9x19 Specialty rounds - Van Hee, Soviet poison, FN triplex


#1

aa


#2

Will the second 2 chamber and fire in a regular 9mm pistol? Exactly what poison payload does the Soviet poison 9mm carry?


#3

Van Hee rocket was designed to fire in a standard 9mm. The Shirnecker-I do not know. No idea about the poison 9mm.


#4

I have some questions about the military desirability of poison carrying projectiles – were these made for assassinations or just to turn non-lethal wounds into lethal ones? I have to assume that they were very limited in terms of manufacture and issue. Also, although I am by no means a chemist, I would guess that the efficacy of the poison might change over time. At any rate, good shot placement would negate any need for poison – any projectile hitting a vital area would kill as well as poison, and probably even faster. Mark


#5

Poison bullets such as this were intended for special target use. In case you have a limited exposure to the target and want to make sure they die even if they are wounded slightly. You might recall the Georgy Markov event in London where he was stuck with the point of an umbrella which inerted a microscopic metal ball in him which contained RICIN poison. He died from a minor wound because of the technology. Similarly with poison bullets. The shooter wants to deliver a sure kill even in the event of a wound. All ammo has a shelf life after which it can not be considered reliable. All countries have miltech standards for inspection of ammo and most everything else. Lots of US ammo used to be available to the public after having been “aged out” of regular military stores. Not so today. Most materiel is “demilled” - ruined in some manner. The last lot of ammo boxes which I saw get surplused out all had the sides crushed into prevent their use as ammo boxes. You figure it out and then stop electing these idiots to congress. Assassination is not the only case of "special target’ requirement. Sentries and guard dogs are another common “special target” there are lots more. This type of ammo is not designed for regular military use.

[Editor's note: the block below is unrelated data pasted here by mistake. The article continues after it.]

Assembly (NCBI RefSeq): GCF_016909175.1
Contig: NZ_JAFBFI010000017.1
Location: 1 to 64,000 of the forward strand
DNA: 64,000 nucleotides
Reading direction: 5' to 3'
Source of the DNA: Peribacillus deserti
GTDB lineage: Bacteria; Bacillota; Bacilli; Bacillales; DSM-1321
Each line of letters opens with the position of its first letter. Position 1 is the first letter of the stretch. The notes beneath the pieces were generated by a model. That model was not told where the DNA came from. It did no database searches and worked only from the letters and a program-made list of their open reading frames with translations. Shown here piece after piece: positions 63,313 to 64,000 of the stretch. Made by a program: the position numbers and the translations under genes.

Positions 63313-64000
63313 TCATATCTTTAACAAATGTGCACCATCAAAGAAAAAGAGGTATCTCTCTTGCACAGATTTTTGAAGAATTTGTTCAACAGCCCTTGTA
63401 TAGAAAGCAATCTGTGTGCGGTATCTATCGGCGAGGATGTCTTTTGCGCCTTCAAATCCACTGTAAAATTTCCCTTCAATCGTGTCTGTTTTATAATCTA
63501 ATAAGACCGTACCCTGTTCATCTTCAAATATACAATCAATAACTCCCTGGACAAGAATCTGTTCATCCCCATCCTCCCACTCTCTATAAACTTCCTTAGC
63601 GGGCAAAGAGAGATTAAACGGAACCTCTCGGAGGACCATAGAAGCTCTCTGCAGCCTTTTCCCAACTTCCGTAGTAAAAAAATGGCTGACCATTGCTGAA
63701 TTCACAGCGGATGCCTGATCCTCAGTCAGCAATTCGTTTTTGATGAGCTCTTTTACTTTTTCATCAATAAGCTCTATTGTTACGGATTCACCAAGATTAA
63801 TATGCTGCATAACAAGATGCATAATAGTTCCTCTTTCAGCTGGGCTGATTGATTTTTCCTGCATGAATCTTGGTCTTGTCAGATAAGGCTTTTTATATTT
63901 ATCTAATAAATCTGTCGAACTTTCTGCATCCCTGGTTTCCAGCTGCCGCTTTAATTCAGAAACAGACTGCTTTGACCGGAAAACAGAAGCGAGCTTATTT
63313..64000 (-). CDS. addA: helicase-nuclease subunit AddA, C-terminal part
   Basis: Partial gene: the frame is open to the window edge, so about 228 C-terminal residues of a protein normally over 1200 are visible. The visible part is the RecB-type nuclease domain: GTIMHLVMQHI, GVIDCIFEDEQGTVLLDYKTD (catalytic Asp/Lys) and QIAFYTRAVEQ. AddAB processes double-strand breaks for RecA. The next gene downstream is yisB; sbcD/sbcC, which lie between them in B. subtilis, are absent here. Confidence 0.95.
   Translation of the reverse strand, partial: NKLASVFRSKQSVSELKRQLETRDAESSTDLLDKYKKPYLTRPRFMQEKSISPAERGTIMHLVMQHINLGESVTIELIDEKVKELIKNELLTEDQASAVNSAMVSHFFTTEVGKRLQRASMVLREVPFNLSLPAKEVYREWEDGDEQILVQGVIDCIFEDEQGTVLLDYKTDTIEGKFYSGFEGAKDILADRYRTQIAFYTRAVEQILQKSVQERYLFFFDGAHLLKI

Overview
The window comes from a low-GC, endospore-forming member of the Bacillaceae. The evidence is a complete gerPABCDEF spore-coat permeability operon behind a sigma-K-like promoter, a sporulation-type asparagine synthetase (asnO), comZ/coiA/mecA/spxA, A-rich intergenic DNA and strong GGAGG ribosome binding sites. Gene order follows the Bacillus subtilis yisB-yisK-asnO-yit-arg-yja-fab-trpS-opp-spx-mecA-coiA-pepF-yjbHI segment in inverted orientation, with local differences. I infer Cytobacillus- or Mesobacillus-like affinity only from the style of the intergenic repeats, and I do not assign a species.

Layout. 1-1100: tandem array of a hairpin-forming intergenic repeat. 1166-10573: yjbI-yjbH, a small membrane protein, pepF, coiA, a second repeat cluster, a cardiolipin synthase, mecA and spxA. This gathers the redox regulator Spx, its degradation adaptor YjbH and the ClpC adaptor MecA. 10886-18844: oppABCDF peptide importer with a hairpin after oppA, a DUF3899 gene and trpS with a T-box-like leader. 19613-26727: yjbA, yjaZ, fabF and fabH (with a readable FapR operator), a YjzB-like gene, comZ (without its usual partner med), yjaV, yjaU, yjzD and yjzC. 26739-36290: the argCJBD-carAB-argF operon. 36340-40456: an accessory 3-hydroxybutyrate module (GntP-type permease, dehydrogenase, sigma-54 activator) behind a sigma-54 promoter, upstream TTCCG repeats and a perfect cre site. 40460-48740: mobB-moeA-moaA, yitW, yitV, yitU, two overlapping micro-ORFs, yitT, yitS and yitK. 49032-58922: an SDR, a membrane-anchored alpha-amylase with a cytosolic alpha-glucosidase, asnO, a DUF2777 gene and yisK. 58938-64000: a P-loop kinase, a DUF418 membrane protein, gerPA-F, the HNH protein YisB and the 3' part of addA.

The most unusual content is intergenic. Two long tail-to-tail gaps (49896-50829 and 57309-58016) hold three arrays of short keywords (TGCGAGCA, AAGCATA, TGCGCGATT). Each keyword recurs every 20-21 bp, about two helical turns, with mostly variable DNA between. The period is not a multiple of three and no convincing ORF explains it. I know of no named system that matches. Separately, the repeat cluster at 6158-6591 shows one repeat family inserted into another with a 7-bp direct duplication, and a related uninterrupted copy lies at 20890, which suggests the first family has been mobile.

#6

the poison used in the soviet cartridge is Aconitine. Each bullet contains 20-30 mg.
Aconitine is usually prepared from the roots of Aconitium napellus, a flower plant known by such popular names as monkhood, friarscowl and wolfsbane.

Not oly the soviet has poisoned bullets the Germans in WWII had similar bullets. Only a slight different in the internal structure of the bullet.
The german bullet contained a `water-potassium cyanide solution.